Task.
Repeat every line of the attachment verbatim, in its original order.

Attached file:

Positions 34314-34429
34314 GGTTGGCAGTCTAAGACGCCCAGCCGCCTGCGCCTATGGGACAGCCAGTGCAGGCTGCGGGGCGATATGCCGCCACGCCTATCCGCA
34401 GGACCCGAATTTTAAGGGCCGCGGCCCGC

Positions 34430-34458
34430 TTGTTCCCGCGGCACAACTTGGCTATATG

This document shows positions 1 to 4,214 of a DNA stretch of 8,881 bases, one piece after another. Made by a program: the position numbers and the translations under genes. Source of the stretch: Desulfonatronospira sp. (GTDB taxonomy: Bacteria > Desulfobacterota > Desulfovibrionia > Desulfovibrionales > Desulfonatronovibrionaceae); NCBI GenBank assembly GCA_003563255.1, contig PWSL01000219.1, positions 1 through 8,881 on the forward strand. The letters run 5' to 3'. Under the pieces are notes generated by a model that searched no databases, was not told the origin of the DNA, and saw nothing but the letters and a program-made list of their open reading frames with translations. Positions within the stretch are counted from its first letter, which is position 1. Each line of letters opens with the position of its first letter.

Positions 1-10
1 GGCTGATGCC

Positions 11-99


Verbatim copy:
Positions 34314-34429
34314 GGTTGGCAGTCTAAGACGCCCAGCCGCCTGCGCCTATGGGACAGCCAGTGCAGGCTGCGGGGCGATATGCCGCCACGCCTATCCGCA
34401 GGACCCGAATTTTAAGGGCCGCGGCCCGC

Positions 34430-34458
34430 TTGTTCCCGCGGCACAACTTGGCTATATG

This document shows positions 1 to 4,214 of a DNA stretch of 8,881 bases, one piece after another. Made by a program: the position numbers and the translations under genes. Source of the stretch: Desulfonatronospira sp. (GTDB taxonomy: Bacteria > Desulfobacterota > Desulfovibrionia > Desulfovibrionales > Desulfonatronovibrionaceae); NCBI GenBank assembly GCA_003563255.1, contig PWSL01000219.1, positions 1 through 8,881 on the forward strand. The letters run 5' to 3'. Under the pieces are notes generated by a model that searched no databases, was not told the origin of the DNA, and saw nothing but the letters and a program-made list of their open reading frames with translations. Positions within the stretch are counted from its first letter, which is position 1. Each line of letters opens with the position of its first letter.

Positions 1-10
1 GGCTGATGCC

Positions 11-99